The Equal Justice Initiative published an article yesterday that examined the record-breaking number of exonerations in the United States in 2015.

The article reports that 149 people were exonerated in 2015 after being wrongfully incarcerated, and according to the National Registry of Exonerations, the number of exonerations in America have doubled since 2011. According to the report, “we now average nearly three exonerations a week,” and “most [now] get little attention” because they happen so frequently.

The article and report also cite a number of ways in which 2015’s exoneration rate is record-breaking. Of the 58 people exonerated for homicide in 2015, more than two-thirds were minorities, and half were African-American.  The National Registry of Exonerations also cited official misconduct in 65 of the exonerations in 2015, and three-quarters of the 58 homicide exonerations involved known official misconduct.

There were also 27 exonerations for cases based on false confessions and 65 exonerations for guilty-plea cases. According to EJI’s article, “more than 80 percent of the false confessions were in homicide cases, mostly by defendants who were under 18 or mentally handicapped or both, the [National] [R]egistry [of Exonerations] reports.”

You can read the full article by the Equal Justice Initiative here.

You can read the National Registry of Exonerations report for 2015 here.

Prisoner Re-Entry Event

On February 10th, 2016, the Morgridge Center for Public Service and Madison-area Urban Ministry are teaming up to put on an event entitled Returning Prisoner Simulation that is directly related to the themes discussed by Bryan Stevenson in Just Mercy.

Participants in the event will have the opportunity to walk in recently released inmates’ shoes as they experience the same obstacles faced by released inmates upon their re-entry to society from jail and/or prison.

The Morgridge Center for Public Service’s Facebook page describes the event more fully, stating that:

“This workshop begins with an introduction to the principles of Restorative Justice and explains the basic needs of returning prisoners. Each participant receives a mock profile that describes the life of a former prisoner and they take on the role of that character during a brief role-play. They must complete fundamental life tasks, such as finding housing and a job, or simply cashing a check.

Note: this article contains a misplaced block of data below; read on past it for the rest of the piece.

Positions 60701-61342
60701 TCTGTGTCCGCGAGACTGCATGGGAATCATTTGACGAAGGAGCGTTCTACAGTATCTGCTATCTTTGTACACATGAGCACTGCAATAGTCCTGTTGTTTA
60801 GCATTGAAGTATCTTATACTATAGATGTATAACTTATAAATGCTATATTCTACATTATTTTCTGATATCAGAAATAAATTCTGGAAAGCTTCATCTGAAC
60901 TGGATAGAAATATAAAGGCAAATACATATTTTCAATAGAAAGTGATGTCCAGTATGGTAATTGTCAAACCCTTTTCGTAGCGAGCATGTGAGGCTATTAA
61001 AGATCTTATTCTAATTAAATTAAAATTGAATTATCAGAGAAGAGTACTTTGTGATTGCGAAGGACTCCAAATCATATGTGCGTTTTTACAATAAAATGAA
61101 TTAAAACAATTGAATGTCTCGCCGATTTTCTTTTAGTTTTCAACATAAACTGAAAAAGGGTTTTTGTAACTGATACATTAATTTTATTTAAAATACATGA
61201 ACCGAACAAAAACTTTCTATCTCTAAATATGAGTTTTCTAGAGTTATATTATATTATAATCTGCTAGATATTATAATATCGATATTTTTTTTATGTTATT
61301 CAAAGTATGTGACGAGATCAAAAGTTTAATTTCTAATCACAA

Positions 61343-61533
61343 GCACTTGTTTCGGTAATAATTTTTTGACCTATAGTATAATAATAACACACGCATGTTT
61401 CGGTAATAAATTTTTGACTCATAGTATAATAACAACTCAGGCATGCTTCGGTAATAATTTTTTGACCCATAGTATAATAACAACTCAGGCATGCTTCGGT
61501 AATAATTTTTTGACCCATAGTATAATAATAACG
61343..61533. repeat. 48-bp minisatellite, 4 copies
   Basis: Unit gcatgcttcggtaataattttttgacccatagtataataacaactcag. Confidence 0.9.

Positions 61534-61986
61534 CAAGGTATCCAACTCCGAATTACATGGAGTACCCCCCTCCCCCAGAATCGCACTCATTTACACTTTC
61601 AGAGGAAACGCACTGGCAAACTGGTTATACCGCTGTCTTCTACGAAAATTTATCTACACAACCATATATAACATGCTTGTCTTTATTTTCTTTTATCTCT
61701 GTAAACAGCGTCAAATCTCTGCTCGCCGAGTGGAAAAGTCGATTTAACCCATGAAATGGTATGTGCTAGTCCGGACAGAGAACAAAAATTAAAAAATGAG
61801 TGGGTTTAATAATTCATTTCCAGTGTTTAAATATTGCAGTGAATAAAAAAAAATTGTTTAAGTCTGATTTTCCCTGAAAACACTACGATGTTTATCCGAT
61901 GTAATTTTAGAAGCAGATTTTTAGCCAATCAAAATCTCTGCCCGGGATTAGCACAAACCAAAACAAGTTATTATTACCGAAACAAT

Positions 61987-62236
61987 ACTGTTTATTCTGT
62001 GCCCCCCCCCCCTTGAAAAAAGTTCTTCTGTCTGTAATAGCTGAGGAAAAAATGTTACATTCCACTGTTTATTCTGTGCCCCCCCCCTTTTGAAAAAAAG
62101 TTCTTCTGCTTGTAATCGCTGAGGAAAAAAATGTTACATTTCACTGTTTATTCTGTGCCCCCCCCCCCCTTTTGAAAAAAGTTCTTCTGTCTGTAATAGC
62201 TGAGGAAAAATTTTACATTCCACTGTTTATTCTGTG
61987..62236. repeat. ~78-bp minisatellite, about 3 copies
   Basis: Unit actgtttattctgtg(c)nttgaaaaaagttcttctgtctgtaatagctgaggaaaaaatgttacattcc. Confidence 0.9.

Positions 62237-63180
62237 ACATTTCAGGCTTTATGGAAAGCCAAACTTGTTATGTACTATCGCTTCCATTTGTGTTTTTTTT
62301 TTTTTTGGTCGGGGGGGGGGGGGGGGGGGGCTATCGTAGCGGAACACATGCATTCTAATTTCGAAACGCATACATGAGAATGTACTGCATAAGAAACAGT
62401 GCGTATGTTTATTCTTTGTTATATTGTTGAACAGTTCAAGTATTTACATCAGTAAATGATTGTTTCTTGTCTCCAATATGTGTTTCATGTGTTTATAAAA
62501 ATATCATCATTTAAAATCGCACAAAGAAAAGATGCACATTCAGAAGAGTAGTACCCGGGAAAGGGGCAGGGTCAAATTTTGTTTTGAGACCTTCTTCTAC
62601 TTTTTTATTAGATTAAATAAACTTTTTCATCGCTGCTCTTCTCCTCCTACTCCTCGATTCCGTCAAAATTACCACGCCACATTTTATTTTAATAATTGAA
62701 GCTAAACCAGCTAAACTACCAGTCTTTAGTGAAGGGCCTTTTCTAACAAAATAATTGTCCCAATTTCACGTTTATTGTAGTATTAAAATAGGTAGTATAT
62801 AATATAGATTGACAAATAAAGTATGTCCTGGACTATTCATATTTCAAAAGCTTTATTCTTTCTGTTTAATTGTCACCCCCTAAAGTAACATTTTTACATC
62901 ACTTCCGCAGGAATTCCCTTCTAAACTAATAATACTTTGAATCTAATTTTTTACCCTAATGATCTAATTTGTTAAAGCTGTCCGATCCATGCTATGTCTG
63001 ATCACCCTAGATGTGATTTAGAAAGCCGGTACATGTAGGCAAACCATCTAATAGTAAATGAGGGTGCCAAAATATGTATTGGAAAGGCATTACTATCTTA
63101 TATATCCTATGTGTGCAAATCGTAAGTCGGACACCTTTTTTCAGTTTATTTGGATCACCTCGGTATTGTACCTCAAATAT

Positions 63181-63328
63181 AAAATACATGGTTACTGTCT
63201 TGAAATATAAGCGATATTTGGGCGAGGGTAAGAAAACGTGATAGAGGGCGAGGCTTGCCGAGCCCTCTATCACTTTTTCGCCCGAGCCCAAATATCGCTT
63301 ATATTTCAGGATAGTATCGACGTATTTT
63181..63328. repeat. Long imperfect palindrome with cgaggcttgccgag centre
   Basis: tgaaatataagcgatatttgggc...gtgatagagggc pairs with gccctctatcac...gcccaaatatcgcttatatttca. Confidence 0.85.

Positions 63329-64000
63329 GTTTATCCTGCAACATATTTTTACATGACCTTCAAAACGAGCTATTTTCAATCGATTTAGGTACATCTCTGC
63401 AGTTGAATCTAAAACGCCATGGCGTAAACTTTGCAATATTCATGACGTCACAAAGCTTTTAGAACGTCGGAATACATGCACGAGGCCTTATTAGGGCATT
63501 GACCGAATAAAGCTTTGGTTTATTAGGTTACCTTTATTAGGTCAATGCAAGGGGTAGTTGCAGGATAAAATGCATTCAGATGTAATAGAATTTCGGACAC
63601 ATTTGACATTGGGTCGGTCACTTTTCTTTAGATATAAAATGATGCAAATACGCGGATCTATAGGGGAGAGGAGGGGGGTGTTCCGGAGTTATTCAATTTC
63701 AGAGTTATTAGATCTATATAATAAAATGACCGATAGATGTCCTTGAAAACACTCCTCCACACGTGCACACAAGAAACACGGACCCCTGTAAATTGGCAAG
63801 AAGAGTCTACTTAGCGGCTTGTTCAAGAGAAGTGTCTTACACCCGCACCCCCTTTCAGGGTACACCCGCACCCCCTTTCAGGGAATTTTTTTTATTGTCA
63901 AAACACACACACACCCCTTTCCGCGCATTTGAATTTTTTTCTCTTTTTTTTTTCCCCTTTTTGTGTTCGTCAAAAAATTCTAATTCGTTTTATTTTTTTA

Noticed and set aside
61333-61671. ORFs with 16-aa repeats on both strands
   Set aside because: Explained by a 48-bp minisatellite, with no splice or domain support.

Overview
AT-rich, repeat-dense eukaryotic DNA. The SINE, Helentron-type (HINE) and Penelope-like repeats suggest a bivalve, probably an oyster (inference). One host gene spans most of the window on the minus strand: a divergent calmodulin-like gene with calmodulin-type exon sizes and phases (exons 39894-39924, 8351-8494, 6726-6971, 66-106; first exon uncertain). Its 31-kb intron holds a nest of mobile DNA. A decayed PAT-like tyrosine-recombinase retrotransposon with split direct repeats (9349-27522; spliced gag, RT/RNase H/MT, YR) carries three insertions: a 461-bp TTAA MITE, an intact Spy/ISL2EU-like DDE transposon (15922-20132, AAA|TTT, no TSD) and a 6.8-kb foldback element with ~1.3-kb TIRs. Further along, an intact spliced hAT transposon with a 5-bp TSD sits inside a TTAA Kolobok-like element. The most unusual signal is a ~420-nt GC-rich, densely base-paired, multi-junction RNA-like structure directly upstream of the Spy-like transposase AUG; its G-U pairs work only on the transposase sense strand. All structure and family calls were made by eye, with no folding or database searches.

By incorporating the restorative practice of storytelling, the simulation opens a glimpse into the sense of overwhelming frustration that a newly-released prisoner may feel. Immediately after the role-play, a facilitated debriefing by the simulation director allows participants to share their immediate reactions.”

The event will take place from 6-8:30 pm on Wednesday, February 10th, in the Red Gym at the UW-Madison campus. Participation is limited (there are about 80 spots), so if you are interested in attending, you can register for the event by clicking here.

To view the Morgridge Center’s Facebook page for this event, click here.

UW-Madison Students Study Inequalities, Food Deserts in South Madison

A recent article from Madison 365 discusses a class offered at the University of Wisconsin-Madison that studies food deserts in Madison and has students interact with programs in Madison that aim to combat this issue. A unique feature of this course is its face-to-face, hands on component, which has students volunteering at different organizations and interacting with other volunteers, some of whom are former inmates.

The course, which is called “Building Food Justice Capacity in South Madison,” is “working to improve access to healthy food via sustainable, urban agriculture” and does so by having the fourteen students enrolled in the course collaborate with organizations around Madison. According to the article, this course started as a project that began in 2013 with a grant from the Ira and Ineva Reilly Baldwin Wisconsin Idea Endowment.

The project, in conjunction with the course, aims to “understand and combat racial discrimination and food insecurity by working with community leaders. It was designed to address inequities in South Madison’s current food system, while at the same time establishing employment opportunities for former inmates.”